Here, Selina Kyle, AKA Catwoman, rides the motorcycle from The Dark Knight called the Batpod. There are two wildcards in this banner.
(1) Catwoman. She is an unknown in Nolan’s film universe. In the stories that I have seen and read, she is usually morally ambiguous and therefore indeed somewhat like a cat. A cat, which, as we know, acts for its own pleasure, now friendly to a human, now apathetic, and to prey, now ferocious, now playful. It is sometimes said that cats are able to travel between worlds and are therefore common to practices of sorcery. A cat’s ability to travel between worlds is seen in a delightful way in the stop-motion adaptation of Neil Gaiman’s Coraline, and it is seen in a more homely fashion when a cat refuses to enter or leave a doorway but stands poised on the threshold.
Selina Kyle’s words in the first and second theatrical trailers exhibit the same ambiguity. They make the name “Catwoman” suitable to her, whether or not she receives the name in the film, as some have worried, and whether or not her costume has “ears.” In the first trailer, she dances with Bruce Wayne with high society but accuses him of leaving “so little for the rest of us”—the two worlds of high society and something else. Moreover, by saying this, she seems to be an enemy to Bruce Wayne, but in the second trailer, she is seen climbing into a vehicle with Batman as his ally—friend at one moment and foe at another, although she might not know that Bruce is Batman.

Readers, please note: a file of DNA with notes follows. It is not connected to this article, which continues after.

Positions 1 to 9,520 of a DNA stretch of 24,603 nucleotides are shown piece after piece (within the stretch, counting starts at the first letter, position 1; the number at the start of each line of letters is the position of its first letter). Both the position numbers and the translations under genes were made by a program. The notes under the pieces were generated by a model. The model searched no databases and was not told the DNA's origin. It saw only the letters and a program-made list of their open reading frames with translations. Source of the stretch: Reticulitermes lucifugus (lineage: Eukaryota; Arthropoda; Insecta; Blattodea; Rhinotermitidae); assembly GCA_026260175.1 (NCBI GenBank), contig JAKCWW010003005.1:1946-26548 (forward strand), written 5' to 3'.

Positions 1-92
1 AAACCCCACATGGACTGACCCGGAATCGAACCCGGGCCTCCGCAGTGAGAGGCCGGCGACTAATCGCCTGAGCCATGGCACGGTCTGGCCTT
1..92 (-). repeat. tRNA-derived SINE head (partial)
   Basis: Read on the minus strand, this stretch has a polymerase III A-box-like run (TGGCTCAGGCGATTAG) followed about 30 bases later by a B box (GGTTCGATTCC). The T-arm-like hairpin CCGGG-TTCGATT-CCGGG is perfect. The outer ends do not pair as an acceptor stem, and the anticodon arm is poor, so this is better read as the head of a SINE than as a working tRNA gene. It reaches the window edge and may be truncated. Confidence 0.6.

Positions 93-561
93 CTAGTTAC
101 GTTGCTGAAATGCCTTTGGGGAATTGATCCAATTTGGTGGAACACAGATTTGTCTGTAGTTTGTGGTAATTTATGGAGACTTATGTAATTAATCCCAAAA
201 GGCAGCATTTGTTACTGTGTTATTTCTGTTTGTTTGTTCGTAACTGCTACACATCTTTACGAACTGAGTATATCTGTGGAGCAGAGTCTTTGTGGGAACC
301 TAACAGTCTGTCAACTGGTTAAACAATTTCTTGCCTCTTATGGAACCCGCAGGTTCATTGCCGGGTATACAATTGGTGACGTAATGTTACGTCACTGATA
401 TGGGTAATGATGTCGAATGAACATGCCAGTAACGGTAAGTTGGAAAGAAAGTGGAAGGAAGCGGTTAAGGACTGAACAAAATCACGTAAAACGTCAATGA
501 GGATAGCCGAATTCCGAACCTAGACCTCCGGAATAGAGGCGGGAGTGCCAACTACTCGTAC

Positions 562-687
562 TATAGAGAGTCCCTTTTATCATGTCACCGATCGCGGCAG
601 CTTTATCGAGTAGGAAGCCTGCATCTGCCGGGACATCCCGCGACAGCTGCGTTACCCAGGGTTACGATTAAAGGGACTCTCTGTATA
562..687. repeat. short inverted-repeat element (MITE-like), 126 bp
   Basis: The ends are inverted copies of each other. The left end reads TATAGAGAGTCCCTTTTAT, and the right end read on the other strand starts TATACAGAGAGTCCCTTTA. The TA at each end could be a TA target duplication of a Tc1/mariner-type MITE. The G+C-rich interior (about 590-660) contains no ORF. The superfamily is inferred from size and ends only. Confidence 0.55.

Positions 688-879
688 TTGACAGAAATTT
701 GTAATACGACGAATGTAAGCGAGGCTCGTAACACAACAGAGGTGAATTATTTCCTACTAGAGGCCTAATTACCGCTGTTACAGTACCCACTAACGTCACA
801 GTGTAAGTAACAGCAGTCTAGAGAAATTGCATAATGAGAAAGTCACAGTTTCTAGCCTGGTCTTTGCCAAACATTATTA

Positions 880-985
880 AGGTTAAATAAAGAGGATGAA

(2) the Batpod. The image of her riding it, taken by itself apart from the trailers, adds another element of unpredictability. For example, has she stolen the Batpod, or did Batman hand it over to her? Again, is she aiding Batman, or is she working against him?
Retrospective: The Four Banners and a Previous Poster
All told, these four banners, and the promotional art for the film across the board, has done an exemplary job in building anticipation. I say that at least for myself, although I would wager that graphic designers and audiences around the world would agree with my assessment. Hopefully, they can appease Andy Khouri, associate editor for ComicsAlliance, who voiced a little disappointment with a poster released shortly before the banners.
I was initially taken aback by his disappointment. The poster looked entirely impressive to me! But then he pointed out, as some other have, that the poster is a Photoshop of an early poster for this film and a poster from the previous installment. A sort of sheepish feeling had to replace my growing ire. Khouri more than made up for the two feelings, though, with a certain, gloriously written concession:
The poster maintains the series’ tradition of displaying the Batman symbol in violently whimsical ways.
“Violently whimsical.” Well done, Mr. Khouri. We have not always seen eye to eye, but that, Mr. Khouri, was glorious. Well done.